By virtually every measure, 2010 was a remarkably successful year for Canadian privacy commissioner Jennifer Stoddart. Riding the wave of high profile investigations into the privacy practices of Internet giants Facebook and Google, Stoddart received accolades around the world, while garnering a three-year renewal of her term at home.
Last week Stoddart used her first public lecture of 2011 to put the Canadian privacy and business communities on notice that she intends to use her new mandate to reshape the enforcement side of Canadian privacy law. Speaking at the University of Ottawa, Stoddart hinted that she plans to push for order-making power, tougher penalties and a "naming names" strategy that may shame some organizations into better privacy compliance practices.
Canadian privacy law has quietly undergone some important changes in recent years. Legislation designed to implement changes to the broad-based private sector privacy law (PIPEDA) has been stuck in the slow lane, but the federal government has passed anti-spam and identity theft legislation, while several provinces have enacted health privacy and security breach disclosure reforms.
With a mandatory PIPEDA review scheduled for this year, more changes may be on the way. When the privacy law took effect in 2001, it included a promise of a review of the law every five years. During the first review in 2006, Stoddart was generally supportive of the legislation, acknowledging that it was still relatively new and in need of greater testing before undergoing dramatic change.
The past five years appears to have convinced Stoddart that the time for change has come. Noting that "too many organizations collect too much information about Canadians," she emphasized the need to beef up enforcement in order to ensure greater respect for the law.
Seeking power and penalties
Stoddart's speech indicated that the enforcement reform proposals could focus on three issues. First, she may seek order-making power, an upgrade from the current rules that limit her to releasing non-binding findings. That approach has led to resolutions of the majority of privacy complaints, but the inability to issue legally binding orders may have hurt national privacy compliance rates. Order-making power is common at the provincial level, creating a surprising disparity of legal authority between provincial privacy commissioners such as Ontario commissioner Ann Cavoukian who can issue orders and the federal commissioner who cannot.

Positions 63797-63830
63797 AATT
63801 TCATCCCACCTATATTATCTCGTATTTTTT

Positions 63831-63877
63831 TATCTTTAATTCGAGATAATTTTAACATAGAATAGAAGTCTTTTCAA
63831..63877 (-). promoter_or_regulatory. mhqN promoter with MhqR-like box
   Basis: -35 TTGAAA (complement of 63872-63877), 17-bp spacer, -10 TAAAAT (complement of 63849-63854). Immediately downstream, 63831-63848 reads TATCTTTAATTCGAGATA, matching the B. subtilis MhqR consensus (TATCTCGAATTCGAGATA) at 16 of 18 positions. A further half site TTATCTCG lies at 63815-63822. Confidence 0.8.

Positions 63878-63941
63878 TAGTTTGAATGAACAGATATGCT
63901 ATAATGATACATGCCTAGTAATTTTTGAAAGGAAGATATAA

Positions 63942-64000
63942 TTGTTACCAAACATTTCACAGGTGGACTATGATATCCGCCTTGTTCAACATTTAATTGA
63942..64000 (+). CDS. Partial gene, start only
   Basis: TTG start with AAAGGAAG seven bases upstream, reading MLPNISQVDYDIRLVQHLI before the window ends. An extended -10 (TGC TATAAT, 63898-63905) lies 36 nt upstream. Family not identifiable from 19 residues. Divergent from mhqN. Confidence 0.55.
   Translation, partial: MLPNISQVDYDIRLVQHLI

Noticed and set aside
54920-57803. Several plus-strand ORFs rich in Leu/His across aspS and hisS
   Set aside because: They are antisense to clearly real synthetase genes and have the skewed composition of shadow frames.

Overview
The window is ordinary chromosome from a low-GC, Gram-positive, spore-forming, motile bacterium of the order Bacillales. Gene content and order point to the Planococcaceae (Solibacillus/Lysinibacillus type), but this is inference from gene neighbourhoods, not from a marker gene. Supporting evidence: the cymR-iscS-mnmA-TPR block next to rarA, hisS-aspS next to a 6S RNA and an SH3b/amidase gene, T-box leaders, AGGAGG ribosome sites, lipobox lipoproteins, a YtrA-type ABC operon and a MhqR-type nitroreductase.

Second, Stoddart noted that penalties for non-compliance are standard in many countries around the world but nowhere to be found within the Canadian statute. Ironically, there are potential penalties for failure to comply with a privacy investigation, yet the law leaves Stoddart without any recourse to punish wrongdoing. Given the reluctance of Canadian courts to issue damage awards for privacy violations, statutory reforms may be needed to give law both bark and bite.
Third, Stoddart is toying with the notion that her office should be empowered to name organizations that violate the law. The current statute only permits disclosure in a limited series of circumstances, meaning that most privacy violators are not named in publicly released findings.
Stoddart admitted that the secrecy may be "robbing Canadians of the educational value of some of our findings" since the public is unable to reward good privacy practices or punish bad ones if they are kept in the dark about the identity of privacy complaint targets. A naming names approach is long overdue and would at long last lift the veil of anonymity associated with privacy findings.
These enforcement issues are contentious and therefore likely to meet with stiff resistance from some in the business community. Yet with the clock running on her three-year term and the government required to review the law, there is seemingly no better time to put privacy law reform in the spotlight.
Read more: Rights + Justice